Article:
While shiprepair of medium and large sized vessels, in particular, are commissioned most to China's shipbuilders, citing the high labor costs, shiprepair of small vessels of 20,000 tons or under are only commissioned to domestic shipreapir companies.

Also, although ports like the Gwangyang Port and the Mokpo Port are accessible for many ships and adjacent areas like the Yellow Sea have a lot of sea routes, there are not places spacious enough to place and repair large vessels in.

Thus, many people involved in the industry say the infrastructure need to be improved.

Therefore, medium sized shipbuilders consider feasibility of transferring to shiprepair businesses, and small shipbuilders and marine equipment companies transferring to marine leisure and plant equipment businesses.

Published : May 12, 2011

Source: Asiasis


Wednesday, May 11, 2011

Keppel rig delay spreads

Singapore's Mermaid Maritime has warned investors of Keppel FELS’ intent to declare force majeure on a jack-up drilling rig ordered by affiliate Asia Offshore Drilling (AOD). 

The Singapore-listed offshore contractor says its drilling division received a notice on 6 May that read: “The earthquake and resulting natural disasters which hit Japan on 11 March 2011 will lead to a force majeure event arising under the construction contracts for AOD’s two rigs: rig Hull-B320 and rig Hull-B321.” 

AOD expects the delivery of one unit to be pushed back to 15 April 2013, a six-week delay. 

It says “there is no foreseeable change in the delivery date” of the remaining rig, which is scheduled to hit the water in December 2012. 

On 12 March Keppel FELS warned some of its customers that deliveries may be postponed following what has been described as “a delay in delivery of certain steel material arising from the events in Japan”. 

Its not clear how many orders have been impacted but just last week, Discovery Offshore said the construction of one its jack-up newbuildings had been stalled by nearly two months.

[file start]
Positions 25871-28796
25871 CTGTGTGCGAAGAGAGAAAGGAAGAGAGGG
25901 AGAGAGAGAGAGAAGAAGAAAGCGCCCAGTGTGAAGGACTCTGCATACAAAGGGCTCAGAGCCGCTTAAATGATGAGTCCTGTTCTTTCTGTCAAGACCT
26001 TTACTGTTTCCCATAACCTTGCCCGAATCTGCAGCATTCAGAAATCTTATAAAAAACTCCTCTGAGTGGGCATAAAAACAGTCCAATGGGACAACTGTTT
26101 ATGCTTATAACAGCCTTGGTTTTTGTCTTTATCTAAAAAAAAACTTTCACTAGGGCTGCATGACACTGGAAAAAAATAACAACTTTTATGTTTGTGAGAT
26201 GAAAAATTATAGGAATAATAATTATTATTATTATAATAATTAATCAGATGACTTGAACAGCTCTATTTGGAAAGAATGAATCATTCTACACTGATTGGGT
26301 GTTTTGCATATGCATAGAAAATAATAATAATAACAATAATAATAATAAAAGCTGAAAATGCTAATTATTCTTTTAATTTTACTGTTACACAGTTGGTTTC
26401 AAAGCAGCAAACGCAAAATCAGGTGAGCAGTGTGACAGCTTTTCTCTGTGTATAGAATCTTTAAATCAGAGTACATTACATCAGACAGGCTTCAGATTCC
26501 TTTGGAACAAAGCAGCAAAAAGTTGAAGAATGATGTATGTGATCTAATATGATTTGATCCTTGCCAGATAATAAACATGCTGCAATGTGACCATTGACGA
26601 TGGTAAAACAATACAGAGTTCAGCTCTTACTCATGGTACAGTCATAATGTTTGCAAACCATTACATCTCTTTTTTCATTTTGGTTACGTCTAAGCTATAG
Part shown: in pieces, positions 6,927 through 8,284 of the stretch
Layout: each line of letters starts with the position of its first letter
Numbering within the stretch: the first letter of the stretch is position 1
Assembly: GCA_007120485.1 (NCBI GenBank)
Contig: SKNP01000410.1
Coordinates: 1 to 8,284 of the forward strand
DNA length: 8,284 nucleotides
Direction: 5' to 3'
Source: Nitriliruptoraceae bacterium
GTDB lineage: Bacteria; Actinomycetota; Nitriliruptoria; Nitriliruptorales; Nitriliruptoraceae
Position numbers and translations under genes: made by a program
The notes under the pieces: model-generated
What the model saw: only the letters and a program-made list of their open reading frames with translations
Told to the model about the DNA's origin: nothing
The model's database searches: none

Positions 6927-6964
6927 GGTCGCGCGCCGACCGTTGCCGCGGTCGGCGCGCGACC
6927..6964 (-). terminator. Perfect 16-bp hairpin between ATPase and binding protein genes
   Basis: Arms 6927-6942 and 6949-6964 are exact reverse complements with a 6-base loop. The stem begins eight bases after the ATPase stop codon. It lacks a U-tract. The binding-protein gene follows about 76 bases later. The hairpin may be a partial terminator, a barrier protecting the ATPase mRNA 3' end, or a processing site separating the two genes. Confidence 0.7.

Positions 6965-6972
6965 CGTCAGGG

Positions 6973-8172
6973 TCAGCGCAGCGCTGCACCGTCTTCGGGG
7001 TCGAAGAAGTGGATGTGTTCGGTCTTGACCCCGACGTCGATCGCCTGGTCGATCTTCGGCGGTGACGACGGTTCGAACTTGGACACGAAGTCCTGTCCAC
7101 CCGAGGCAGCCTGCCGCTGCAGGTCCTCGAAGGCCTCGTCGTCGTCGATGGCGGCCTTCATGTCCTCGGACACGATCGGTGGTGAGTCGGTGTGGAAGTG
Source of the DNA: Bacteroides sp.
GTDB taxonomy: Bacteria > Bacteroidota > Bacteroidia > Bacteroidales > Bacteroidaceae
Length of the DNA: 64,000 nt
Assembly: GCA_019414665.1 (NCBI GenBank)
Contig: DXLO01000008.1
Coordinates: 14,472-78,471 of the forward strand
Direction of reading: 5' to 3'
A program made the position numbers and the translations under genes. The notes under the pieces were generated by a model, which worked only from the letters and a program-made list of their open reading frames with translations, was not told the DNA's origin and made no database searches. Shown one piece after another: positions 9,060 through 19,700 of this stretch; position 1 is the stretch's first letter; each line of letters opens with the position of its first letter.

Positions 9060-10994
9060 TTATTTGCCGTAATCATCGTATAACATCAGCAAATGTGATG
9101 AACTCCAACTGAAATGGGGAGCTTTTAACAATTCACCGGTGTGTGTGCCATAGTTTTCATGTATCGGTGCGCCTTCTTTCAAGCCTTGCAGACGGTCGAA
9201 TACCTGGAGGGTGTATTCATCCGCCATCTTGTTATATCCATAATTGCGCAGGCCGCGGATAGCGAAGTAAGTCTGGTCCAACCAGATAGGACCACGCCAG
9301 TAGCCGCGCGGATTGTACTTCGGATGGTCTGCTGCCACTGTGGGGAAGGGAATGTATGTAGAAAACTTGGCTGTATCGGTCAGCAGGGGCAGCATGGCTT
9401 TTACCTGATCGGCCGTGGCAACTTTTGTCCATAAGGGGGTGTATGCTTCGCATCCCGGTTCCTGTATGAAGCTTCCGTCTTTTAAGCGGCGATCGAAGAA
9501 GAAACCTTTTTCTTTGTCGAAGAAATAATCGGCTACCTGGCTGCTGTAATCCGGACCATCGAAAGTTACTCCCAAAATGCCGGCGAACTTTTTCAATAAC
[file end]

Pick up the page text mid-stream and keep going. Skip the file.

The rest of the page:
Published : May 11, 2011



China backs private yards

Privately-owned Chinese shipyards are not under threat from closure, and, just like state-owned facilities, are receiving support from the country’s government to keep employment high and the economy moving. 

In contrast to the widely held view in the maritime industry that as newbuilding orders dry up, private yards will struggle to find business, Keen Maritime Services managing director John Su says the Chinese government is so concerned about unemployment it will not let these facilities fail.

As a Chinese-born broker and consultant that is based in Athens, he is the middle man for a number of foreign deals taking place but is also is heavily involved with China’s domestic market and says its banks are so influenced by central government they will continue to lend to shipbuilding yards and owners to sustain a robust economy. 

“The government doesn’t care about owners and overcapacity, they care more about jobs and the economic fallout from a yard collapsing and so even the private yards will get support,” he told the Mare Forum Italy in Sorrento. 

Added to this, Mr Su says there is more domestic newbuilding ordering activity taking place in China than the rest of the world realises. 

“It’s scary to think but there are a lot of orders that are not known to brokers,” he said, making reference to a contract reported by brokers such as Clarksons last week for an order of two confirmed 205,000 bulk carriers, and options for six more, at Qingdao Yangfan Shipbuilding for owner HongXiang Shipping. 

“This order was already placed last year and is just one example,” highlighting the extent to which the shipping industry does not know the true size of the global orderbook.